If anyone should ask the reason
Why I put on my strange attire,
I'm crossed in love, that is the reason,
I've lost my only heart's delight.  [?desire]

But I'll put on my strange attire,
And I will wear it for a week or two,
*         *         *         *  
Till I change my old love for the new.

These verses are part of the song the old lover sang to the bride, and are followed by the half-verse:

But how can you lie with your head on another man's pillow
When you have proved your love so late to me?

-which should probably be followed, as in Mr. Hammond's verse 3:

Now for your sweet sake I'll wear a mournful willow
Now and forever I'll wear it [? for thee.]

The question arises- was a willow-wreathed hat the strange attire, and was the All Round My Hat verse -or something like it- the opening verse of the lover's song in certain versions of The Nobleman's Wedding?

Here, Mr. Freeman goes into detail which need not concern us, and resumes:

As to the comic song of the 'thirties... the All Round My Hat verse is merely the chorus of a song sung in the character of a costermonger whose love is far, far away -for the sufficient reason that a cruel judge had sentenced her to seven years' transportation for thieving- the forlorn coster interpolating his ditty at the end of every two lines by crying his vegetable wares.  So the solitary verse is apparantly the sole relic of an earlier song, seized upon, together with its engaging tune, to provide sport in the music-halls and be whistled by every errand-boy, for it became one of the most popular of street-songs a hundred years ago."

At this point, Mr. Freeman ends by discussing other tune variants, including an untitled tune, no. 119 in Petrie, which is another close relative.  The above is of course largely speculation, though based on what appears to be very reasonable evidence.  It remains to say that the borrowing of tune and verse may perfectly well have been in the opposite direction (more recent authorities might seem to take that view), but here, at least, is food for thought.

See also this previous discussion:  The Nobleman's Wedding


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Subject: RE: Origins? All around my hat
From: Malcolm Douglas
Date: 10 Aug 01 - 10:00 PM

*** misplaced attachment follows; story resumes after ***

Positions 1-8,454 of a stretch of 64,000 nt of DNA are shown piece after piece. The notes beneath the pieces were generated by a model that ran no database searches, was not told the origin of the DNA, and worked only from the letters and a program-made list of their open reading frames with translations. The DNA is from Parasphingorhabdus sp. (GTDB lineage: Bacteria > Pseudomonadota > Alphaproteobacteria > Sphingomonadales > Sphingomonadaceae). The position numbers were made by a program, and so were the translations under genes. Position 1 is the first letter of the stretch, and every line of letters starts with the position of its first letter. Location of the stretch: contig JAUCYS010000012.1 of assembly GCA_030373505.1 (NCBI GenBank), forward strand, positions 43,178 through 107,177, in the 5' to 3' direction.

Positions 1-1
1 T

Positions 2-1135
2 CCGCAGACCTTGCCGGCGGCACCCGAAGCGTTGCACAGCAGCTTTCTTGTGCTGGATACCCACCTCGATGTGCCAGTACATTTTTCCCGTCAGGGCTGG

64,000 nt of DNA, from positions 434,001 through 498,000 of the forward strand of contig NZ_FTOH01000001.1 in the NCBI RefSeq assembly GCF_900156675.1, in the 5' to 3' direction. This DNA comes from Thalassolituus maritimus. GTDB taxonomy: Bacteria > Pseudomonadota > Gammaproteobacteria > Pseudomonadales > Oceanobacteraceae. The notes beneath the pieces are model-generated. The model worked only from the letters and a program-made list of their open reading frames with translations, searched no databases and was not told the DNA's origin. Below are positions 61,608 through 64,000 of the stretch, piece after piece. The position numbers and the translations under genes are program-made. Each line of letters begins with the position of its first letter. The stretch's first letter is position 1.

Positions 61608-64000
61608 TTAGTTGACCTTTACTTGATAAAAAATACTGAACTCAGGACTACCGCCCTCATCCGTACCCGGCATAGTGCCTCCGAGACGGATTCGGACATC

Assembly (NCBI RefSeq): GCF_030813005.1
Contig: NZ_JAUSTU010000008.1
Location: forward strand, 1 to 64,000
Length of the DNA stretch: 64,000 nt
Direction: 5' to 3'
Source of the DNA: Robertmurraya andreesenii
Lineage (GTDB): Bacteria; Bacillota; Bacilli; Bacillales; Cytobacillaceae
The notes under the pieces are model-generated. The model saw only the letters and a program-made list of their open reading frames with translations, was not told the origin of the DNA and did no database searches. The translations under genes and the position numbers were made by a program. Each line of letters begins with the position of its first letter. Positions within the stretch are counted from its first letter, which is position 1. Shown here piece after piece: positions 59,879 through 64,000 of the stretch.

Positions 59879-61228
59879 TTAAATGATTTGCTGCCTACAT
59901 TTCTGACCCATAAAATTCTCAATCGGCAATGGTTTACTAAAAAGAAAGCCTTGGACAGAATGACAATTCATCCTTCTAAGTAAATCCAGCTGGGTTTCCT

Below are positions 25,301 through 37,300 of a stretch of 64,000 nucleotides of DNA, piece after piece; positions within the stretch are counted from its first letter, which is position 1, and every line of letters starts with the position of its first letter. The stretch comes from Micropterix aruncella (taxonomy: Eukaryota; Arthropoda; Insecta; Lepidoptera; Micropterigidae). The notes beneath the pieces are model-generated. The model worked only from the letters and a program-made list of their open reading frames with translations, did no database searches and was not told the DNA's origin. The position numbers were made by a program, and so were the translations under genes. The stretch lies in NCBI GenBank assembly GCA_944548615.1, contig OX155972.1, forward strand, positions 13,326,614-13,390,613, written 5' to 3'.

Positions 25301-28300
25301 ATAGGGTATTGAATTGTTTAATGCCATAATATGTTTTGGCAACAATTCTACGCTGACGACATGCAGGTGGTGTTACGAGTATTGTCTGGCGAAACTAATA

I neglected to add that Ms. Gilchrist quoted two versions of the tune of The Poor Little Fisher Boy; one from Mr. William Wickham of Blackham in Sussex (1907) and one noted by Frank Kidson from his own mother.  Both are very close relatives of the Hat tune.  It occurs to me also that Spencer the Rover is probably another, slightly more distant, member of this tune-family.


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Subject: RE: Origins? All around my hat
From: pavane
Date: 11 Aug 01 - 04:47 AM

So it wasn't a parody at all, then, (or maybe it was). Thanks for the info.


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Subject: RE: Origins? All around my hat
From: Abby Sale
Date: 23 Oct 02 - 11:43 AM

Malcolm (especially)

I was "always" familiar with this song but never sang it. The Steeleye version was so strong, it drove all previous memory out of my head and the original never returned. (Actually, it doesn't take all that much to do so.) Good as the Steeleye version is, it was never satisfied with the (amalgamated) text.

1) What was the text I "always" had in mind. This would have been one familiar to Cambridge and/or G. Village folkies in the late 50's.

2) What is the "cockney parody" (if you still believe that to be the earliest recorded)? Would that be essentially ALL AROUND MY HAT (I will wear the Green Willow) ?

3) What, if any, old-but-complete & evolved" text is given in Chappell? (Or other early, evolved text.)

4) Is the Chappell tune essentially the same as the well-known one?

Seems silly I can't answer these myself but there you are!


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Subject: RE: Origins? All around my hat
From: GUEST,Bill Kennedy
Date: 23 Oct 02 - 12:24 PM

the playwright Sean O'Casey wrote the parody beginning:

'All round my hat is a band of green ribbon o,...'

it's sung by James Kavanagh on Paul Brady's 'Green Crow Caws' release, now on cd as well.

I'll post all the lyrics when I am able.


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Subject: RE: Origins? All around my hat
From: Uncle_DaveO
Date: 23 Oct 02 - 12:35 PM